The legalization of cannabis in New York is once again on the agend for Gov. Andrew Cuomo and many state lawmakers.
But even as the proposal is being pushed in part to aid a cash-strapped state by generating more revenue, the measure could once again face similar scrutiny over how it aids communities affect by stricter drug laws of the past.
Gov. Andrew Cuomo on Monday formally called for the inclusion of a marijuana legalization measure, pointing to the need to generate more cash for the state, but also as the criminal justice issue it has been considered for years by advocates.
“This will raise revenue and will end the over criminalization of this product that has left so many communities of color over policed and over incarcerated,” he said.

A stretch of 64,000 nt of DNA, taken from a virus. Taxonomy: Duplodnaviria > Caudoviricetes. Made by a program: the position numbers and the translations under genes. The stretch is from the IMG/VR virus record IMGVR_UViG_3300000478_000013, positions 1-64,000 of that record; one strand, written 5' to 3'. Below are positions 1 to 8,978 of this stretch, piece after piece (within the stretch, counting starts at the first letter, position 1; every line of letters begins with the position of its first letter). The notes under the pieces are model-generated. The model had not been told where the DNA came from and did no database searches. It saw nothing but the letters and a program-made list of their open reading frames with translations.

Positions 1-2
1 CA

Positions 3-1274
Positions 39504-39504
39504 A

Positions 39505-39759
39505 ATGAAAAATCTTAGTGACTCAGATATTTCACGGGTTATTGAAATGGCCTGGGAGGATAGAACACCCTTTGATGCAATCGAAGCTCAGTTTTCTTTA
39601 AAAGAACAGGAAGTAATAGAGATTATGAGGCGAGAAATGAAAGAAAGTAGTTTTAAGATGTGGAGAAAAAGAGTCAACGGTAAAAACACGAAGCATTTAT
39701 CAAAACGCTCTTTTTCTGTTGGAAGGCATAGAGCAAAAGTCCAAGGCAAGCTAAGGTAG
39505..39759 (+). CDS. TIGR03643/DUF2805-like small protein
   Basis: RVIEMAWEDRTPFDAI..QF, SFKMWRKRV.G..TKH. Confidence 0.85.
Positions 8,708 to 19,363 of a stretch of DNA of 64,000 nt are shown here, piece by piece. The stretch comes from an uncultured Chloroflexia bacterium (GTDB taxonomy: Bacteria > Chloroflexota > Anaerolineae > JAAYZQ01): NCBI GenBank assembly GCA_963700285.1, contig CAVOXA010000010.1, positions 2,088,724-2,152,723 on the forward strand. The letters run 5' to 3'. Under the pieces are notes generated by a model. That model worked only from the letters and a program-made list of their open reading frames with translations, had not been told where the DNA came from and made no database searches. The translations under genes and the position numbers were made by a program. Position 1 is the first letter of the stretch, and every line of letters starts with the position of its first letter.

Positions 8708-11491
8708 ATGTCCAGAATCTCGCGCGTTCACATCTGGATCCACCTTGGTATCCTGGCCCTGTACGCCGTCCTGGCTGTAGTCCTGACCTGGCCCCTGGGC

And progressives are going to be closely watching to ensure that is the case with whatever final measure is agreed to. A joint statement from the Rev. Al Sharpton, former Bernie Sanders campaign chair and Ohio state Sen. Nina Turner and Retail, Wholesale and Department Store Union President Stuart Appelbaum pointed to the need for an equitable distribution of revenue, workplace compensation and the right to join a union.
“For decades I have been a vocal opponent of discriminatory drug policies,” Sharpton said. “Now that cannabis is being legalized around the country, we have a responsibility to ensure that New York is at the forefront of directing the benefits its industry to the places that have been most negatively impacted from its previous criminalization.”